Searching through big data with the NSA
Specifically designed to shift through more than 850 billion records about phone calls, emails, cellphone locations, and internet chats, the ICREACH search engine enabled the NSA to share massive amounts of surveillance data directly with domestic law enforcement agencies, including the Federal Bureau of Investigation and the Drug Enforcement Administration, but also the CIA and the DIA.
Source: The Intercept.
According to the report, ICREACH has been accessible to more than 1,000 analysts at 23 U.S. government agencies that perform intelligence work. Information shared through ICREACH can be used to track people’s movements, map out their networks of associates, help predict future actions, and potentially reveal religious affiliations or political beliefs.
The search tool was designed to be the largest system for internally sharing secret surveillance records in the United States, capable of handling two to five billion new records every day, including more than 30 different kinds of metadata on emails, phone calls, faxes, internet chats, and text messages, as well as location information collected from cellphones, writes Ryan Gallagher from The Intercept.
Hopefully, this new revelation based on documents originally leaked by NSA whistleblower Edward Snowden will broaden consumers’ awareness about how a total lack of privacy, or losing control of your personal data through simple web browsing and smartphone usage, makes it easy for both state-sponsored or business-oriented abuse to take place (see Lost in Big Data: digital zombies).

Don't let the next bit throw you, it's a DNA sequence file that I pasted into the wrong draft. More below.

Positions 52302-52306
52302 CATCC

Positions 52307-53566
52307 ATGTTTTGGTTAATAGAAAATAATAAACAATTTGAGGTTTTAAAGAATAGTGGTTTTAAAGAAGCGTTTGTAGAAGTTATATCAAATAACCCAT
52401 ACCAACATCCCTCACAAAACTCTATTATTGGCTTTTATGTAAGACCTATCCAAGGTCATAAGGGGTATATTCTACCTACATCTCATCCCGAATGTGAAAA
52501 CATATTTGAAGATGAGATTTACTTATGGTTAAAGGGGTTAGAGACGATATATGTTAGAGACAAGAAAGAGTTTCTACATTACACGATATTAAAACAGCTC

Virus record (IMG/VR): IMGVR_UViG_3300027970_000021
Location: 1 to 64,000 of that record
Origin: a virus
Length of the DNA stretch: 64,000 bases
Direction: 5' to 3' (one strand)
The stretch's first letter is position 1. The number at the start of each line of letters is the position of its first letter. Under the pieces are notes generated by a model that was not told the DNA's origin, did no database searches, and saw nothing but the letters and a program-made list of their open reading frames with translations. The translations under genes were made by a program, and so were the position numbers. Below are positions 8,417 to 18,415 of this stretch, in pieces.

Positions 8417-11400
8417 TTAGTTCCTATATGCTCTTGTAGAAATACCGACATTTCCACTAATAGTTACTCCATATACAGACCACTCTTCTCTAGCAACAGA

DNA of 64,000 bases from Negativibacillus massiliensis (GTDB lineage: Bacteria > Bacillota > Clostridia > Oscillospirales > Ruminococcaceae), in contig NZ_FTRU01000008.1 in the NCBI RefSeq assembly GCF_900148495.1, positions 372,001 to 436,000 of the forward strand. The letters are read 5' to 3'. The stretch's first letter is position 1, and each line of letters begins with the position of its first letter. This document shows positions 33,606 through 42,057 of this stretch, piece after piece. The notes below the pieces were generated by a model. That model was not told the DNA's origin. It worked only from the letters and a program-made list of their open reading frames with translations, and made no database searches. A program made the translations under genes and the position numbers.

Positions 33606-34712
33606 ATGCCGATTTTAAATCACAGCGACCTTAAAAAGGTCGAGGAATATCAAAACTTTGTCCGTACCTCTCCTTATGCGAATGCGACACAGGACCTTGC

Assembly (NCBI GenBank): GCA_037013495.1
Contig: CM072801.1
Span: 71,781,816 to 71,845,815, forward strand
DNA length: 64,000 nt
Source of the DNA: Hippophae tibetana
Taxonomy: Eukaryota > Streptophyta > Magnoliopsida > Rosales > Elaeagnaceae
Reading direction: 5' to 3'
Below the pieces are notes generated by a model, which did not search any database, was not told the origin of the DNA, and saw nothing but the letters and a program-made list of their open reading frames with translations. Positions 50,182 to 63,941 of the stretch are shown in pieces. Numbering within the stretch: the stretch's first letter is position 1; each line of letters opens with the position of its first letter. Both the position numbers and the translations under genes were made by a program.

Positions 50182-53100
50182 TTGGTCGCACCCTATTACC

In this case, ICREACH facilitates totalitarian surveillance and segregation scenarios to be put into place.
In the face of an overzealous security agency without proper democratic control, these new revelations just call for more personal data protection solutions. Of course, sharing fewer bits of our digital lives and overall less communication would only be muting ourselves out of the game when the Internet has become such a powerful tool.
Raising the bar with more encryption, more data protection? There’ll always be ways around that: after all, former East Germany’s Stasi did perform well without all these eavesdropping digital tools.
More education, more democracy and more transparency ought to win all fights for freedom.